She ends up accidentally falling for a technology tycoon, thinking he was a regular guy at first (vis-à-vi Coming to America w/ Eddie Murphy), however there is an interesting dynamic around her second suitor. He ends up being the complete opposite of her love interest in the first season. Where her first was passive to the point of having Retsuko pull all the weight in the relationship, this one comes with the promise of a future where she would not be doing any heavy lifting what-so-ever.
The means by which he puts forth in resolving toils is through the use of technology and artificial intelligence. As one who has graduated with a degree in computer science with a focus on cognitive science myself, this dream of computers taking over problem-solving jobs is something I am well aware of.
One of the inherent flaws of this approach is that those who are able to design and work with AI are typically creative, well-educated individuals. So when asked the question of what humans will do when their jobs are replaced by machines, they have this vision of doing creative endeavors. What they fail to realize is that even the average toiling job requires creativity and it is that spark of inspiration and the feeling of being needed that can work into one’s own sense of worth. Without it, some people are going to pursue things that are not necessarily a positive value to society, nor to themselves.
This is why the most powerful moment of the season is when Retsuko’s love interest tells her that the company she works for really doesn’t need her. Her reaction indicates a change in her character, and acceptance of the role which she was given in life, as difficult and gruelling as it may seem.
That isn’t what ends the relationship, which ends up being the tycoon’s wish to not get married or have a family. As he stated, he and work are seeing other people. And that is his commitment to his technological companion, who fills in his role of spouse and child, highlighted by the moment when he is teaching it when looking up the downed crane situation when in his limo.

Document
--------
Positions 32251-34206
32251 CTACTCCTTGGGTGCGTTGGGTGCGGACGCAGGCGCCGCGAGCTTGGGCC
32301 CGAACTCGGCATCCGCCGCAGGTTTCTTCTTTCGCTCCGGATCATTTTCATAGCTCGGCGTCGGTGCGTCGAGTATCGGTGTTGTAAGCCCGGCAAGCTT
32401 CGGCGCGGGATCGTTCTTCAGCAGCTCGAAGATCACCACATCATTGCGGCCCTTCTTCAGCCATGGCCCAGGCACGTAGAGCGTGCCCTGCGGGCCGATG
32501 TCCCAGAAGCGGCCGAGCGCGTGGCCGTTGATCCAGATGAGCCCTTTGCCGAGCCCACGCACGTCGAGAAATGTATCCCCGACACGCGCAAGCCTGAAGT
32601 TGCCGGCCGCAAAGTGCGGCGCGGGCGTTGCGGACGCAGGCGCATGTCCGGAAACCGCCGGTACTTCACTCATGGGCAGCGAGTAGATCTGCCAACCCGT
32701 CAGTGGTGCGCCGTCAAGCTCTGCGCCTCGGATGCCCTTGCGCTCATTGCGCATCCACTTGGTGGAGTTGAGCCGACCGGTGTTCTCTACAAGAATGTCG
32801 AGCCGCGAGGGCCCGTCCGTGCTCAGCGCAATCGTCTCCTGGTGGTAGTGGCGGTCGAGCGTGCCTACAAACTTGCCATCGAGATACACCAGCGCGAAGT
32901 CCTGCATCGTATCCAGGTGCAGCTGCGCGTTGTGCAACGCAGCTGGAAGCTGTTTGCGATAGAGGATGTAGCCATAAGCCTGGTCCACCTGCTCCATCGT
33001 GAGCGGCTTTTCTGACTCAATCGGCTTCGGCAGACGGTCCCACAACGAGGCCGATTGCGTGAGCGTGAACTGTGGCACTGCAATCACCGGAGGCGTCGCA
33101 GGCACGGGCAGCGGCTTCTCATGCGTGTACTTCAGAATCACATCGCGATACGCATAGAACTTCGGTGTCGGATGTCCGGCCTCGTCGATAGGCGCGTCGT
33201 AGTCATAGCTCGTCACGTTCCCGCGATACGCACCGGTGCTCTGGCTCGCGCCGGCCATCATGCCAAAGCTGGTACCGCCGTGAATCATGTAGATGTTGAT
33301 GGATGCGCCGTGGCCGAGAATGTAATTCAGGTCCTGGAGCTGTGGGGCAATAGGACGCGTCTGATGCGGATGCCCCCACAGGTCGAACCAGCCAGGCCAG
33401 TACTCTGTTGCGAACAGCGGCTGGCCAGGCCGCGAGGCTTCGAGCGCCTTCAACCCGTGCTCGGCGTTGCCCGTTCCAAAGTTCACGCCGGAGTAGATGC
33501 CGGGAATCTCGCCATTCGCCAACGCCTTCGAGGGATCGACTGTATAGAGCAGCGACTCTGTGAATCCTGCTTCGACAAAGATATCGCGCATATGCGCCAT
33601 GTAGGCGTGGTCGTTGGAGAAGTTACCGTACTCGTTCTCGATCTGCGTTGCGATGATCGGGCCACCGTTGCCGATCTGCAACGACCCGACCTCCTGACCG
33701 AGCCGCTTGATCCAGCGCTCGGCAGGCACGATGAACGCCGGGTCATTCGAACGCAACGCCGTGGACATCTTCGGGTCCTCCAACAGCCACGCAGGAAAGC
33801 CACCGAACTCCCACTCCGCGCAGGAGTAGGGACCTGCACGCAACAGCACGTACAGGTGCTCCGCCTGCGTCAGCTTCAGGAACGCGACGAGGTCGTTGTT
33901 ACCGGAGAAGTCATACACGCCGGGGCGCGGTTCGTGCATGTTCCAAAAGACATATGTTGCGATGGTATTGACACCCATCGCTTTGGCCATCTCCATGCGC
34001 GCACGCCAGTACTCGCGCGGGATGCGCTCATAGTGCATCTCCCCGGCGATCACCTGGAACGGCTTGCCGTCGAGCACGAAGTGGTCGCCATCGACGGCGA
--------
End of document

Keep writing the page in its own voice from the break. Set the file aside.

Taun was wrong when he gave his speech this time, which I found not even in the same zip-code of hard truth and insight as his first one. When he said that Todaro “didn’t need” a family to lean on, he was incorrect. In this case, technology is the family Todaro leans on. Many like the technology tycoon may find that the thing they bring to bed is their laptop and not a significant other. Once that’s the world you know, it can be hard to divorce oneself from it.
Who needs a navigator with a map in the passenger seat when your smartphone is a map you can see in real time? It seems quite odd that some of today’s youth will never experience their parents fighting over getting lost due to miscommunication of directions.
The hyena in the room
While I was a bit confused as to the direction they were going with her love interest this season, a second viewing made me think of this as a Goldilocks story. Her first love interest was too passive; her second wanted her to be too passive; so I assume the third may derive the conclusion that most fans will be looking for. If this show doesn’t go the way of the toucan (RIP Tuca & Bertie).
When it comes to Haida, we have seen him both passively accept situations, yet step in and push things forward when needed. So my guess is that the third season of this show may be the last and will revolve around the ‘just right’ scenario where Retsuko finds the one that will stand by and help her, but also let her do what she needs to do to pull her own weight in the relationship.
When it comes to this season’s finale and people’s favorite hyena, I would criticize his presence at the Karaoke bar scene where Retsuko breaks up with Todaro. It was not quite how I expected him to be clued-in about Retusko’s personal hobby, as it seemed quite abrupt. Did Restuko’s girl-friends tell Haida about what his co-worker enjoyed doing in her free time? If not, is he going to be curious as to why she broke up with her second crush at a Karaoke bar? If Haida just ignores that in the third season and doesn’t start being more inquisitive, his involvement in this scene is to me just thoughtless fan-service.
Which for a cartoon as well written as this one, would be quite a crime.